Fushimi Momoyama Castle and the Tomb of Emperor Meiji
Toyotomi Hideyoshi is hailed as one of the great unifiers of Japan. He succeeded his liege lord Oda Nobunaga in the later part of the 16th century and is noted for, as well as bringing in the restriction that only members of the samurai class could bear arms, financing the construction, restoration and rebuilding of many temples standing today in Kyoto.
One of his most famous constructions, which sadly didn’t withstand the tests of time and forces of nature was Fushimi Momoyama Castle. A castle does stand today in the vicinity of where the original was built but this is a replica, though a very fine one, built in 1964.
For a while this replica acted as a museum, with a restaurant at the top, and alongside it was a theme park named Castle Land. Castle Land and the museum closed in 2003, the replica castle was later refurbished, and the theme park land turned into a sports ground for football and baseball.
The current refurbished castle is closed to the public to go inside but the gardens and grounds around are open and is a popular picnic place, especially during the cherry blossom blooming time in spring.
The original Fushimi Castle was completed in 1594 but was destroyed two years later by an earthquake. It was quickly rebuilt, and then under the control of Torii Mototada, a vassal of Tokugawa Ieyasu, in 1600, the castle fell in a famous and significant siege by Ishida Mitsunari (the commander of the Western Army at the famous Battle of Sekigahara). Torii Mototada would eventually commit suicide in the castle along with some of his men and the blood stained flooring is now a ceiling in Hosen-in Shrine in Kyoto.
In 1623, the castle was dismantled, and many of its rooms and buildings were incorporated into castles and temples across Japan, some of which are in Kyoto.
It would be quite easy to spend a day just relaxing at the castle site, and maybe taking in a baseball game, but there is plenty more to see close by that is also connected to the history of the castle and other events.
Leaving the castle area, a short ten-minute walk along a path through the wooded area leads to the tomb of Emperor Meiji, and this is the exact location where the original Fushimi Momoyama Castle stood.
The tomb and surrounding grounds are, as you would expect, perfectly tended. Emperor Meiji (Mutsushito) reigned from 1867 until his death in 1912. He was the famed emperor that received back the rule of the land from the Tokugawa Shogunate in 1868.
The actual tomb is set back from it’s entrance which is a magnificent and imposing stone torii gate, and a Zen garden style stone path beyond leads straight up to the tomb.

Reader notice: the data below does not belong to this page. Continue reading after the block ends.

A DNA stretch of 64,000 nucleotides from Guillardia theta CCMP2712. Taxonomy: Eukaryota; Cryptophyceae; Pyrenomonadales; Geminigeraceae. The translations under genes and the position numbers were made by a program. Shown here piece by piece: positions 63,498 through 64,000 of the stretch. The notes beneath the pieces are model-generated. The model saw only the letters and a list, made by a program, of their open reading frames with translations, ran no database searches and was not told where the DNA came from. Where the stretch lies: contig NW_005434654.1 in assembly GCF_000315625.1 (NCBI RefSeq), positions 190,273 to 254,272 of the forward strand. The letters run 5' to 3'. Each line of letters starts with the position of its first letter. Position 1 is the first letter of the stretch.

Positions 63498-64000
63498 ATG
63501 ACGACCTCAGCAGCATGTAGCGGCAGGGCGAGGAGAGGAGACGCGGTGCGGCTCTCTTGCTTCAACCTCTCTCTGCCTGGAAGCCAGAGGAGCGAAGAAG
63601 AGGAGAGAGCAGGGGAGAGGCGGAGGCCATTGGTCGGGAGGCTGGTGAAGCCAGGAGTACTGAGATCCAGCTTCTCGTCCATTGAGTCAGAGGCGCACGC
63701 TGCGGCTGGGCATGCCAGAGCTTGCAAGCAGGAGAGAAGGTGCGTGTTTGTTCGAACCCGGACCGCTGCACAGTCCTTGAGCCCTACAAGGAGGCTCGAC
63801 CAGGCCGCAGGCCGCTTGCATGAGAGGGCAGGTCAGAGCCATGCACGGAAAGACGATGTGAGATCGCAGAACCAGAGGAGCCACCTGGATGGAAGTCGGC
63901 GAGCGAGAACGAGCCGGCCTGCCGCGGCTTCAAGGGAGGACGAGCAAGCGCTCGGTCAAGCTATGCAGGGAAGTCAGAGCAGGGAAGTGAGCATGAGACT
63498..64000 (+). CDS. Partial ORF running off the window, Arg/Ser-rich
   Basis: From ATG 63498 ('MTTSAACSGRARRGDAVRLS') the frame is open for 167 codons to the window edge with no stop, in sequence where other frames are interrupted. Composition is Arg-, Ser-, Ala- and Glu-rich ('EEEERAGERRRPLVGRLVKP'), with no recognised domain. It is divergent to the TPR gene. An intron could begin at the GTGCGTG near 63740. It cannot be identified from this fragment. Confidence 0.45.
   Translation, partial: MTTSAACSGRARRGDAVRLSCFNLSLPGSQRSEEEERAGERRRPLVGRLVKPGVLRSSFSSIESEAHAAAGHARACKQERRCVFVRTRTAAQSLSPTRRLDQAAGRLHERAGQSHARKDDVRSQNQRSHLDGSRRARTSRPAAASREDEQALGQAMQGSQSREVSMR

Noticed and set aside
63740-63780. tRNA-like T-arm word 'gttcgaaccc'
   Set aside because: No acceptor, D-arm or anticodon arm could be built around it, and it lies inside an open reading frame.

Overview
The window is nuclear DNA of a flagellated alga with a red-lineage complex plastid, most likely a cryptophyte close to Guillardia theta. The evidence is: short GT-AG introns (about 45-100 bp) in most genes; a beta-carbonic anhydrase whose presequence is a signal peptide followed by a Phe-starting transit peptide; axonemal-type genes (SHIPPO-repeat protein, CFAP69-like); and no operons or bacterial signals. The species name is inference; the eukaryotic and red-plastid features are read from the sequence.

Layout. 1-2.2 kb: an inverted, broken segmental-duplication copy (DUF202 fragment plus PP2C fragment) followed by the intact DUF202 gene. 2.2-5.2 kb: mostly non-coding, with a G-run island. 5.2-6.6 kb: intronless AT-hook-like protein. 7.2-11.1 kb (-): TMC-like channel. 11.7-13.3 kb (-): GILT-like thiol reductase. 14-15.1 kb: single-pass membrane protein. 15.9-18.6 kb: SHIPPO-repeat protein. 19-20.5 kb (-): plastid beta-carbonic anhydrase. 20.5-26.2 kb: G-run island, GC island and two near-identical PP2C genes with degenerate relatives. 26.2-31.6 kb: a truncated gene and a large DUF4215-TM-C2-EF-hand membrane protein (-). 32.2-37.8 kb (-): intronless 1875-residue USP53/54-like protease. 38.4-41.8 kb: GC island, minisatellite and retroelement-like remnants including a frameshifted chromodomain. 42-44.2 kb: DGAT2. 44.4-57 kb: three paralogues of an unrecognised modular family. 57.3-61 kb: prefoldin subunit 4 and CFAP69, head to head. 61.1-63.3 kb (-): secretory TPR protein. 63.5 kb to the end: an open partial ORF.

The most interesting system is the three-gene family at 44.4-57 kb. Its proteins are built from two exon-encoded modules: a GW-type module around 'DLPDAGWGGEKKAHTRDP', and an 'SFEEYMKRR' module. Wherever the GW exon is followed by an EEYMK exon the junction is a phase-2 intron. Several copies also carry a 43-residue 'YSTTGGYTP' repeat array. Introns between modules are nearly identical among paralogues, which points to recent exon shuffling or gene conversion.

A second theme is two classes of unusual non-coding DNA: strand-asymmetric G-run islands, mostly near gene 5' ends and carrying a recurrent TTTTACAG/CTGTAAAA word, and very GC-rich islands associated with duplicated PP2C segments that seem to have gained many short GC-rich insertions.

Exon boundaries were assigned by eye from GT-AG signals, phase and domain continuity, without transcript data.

This whole area is peaceful with very few visitors and as it is set atop a high hill, offers a fantastic view across the Fushimi town.
The Meiji Emperor was a not a healthy man and it has been noted that he suffered from diabetes and other ailments, and died when he was only 60, he did though preside over a period of Japan that saw huge social and economic changes as the country opened up to the rest of the world for the first time in over 250 years. The emperor was also a very artistic man and reputed to have written more than 90,000 short poems depicting the life and times of Japan.
One of the emperor’s poems which he wrote at the end of the Russian-Japanese war, reiterated the man’s peaceful nature.
Yomo no umi
Mina harakara to
Omou yo ni
Nado namikaze no
This can be translated as follows:
In this world of ours
Where all within the four seas
Should be as brothers
Why is it that waves and winds
Should rise and cause such tumult
From the emperor’s tomb you can make you way down the hill towards the main road by either a meandering pathway that circles around or by taking the great steps that lead straight down.
Whilst in the area, make a day of it and visit the town of Fushimi, sample some of the well known and local sake from the breweries that are just a walk away and walk some of the streets that were frequented by the Meiji-era revolutionary Sakamoto Ryoma.
The nearest JR Nara Line station to the castle and tomb is JR Momoyama. On the Keihan Line is Tambabashi. There is car parking at the castle, the castle grounds are free of charge to enter but there is a car parking charge.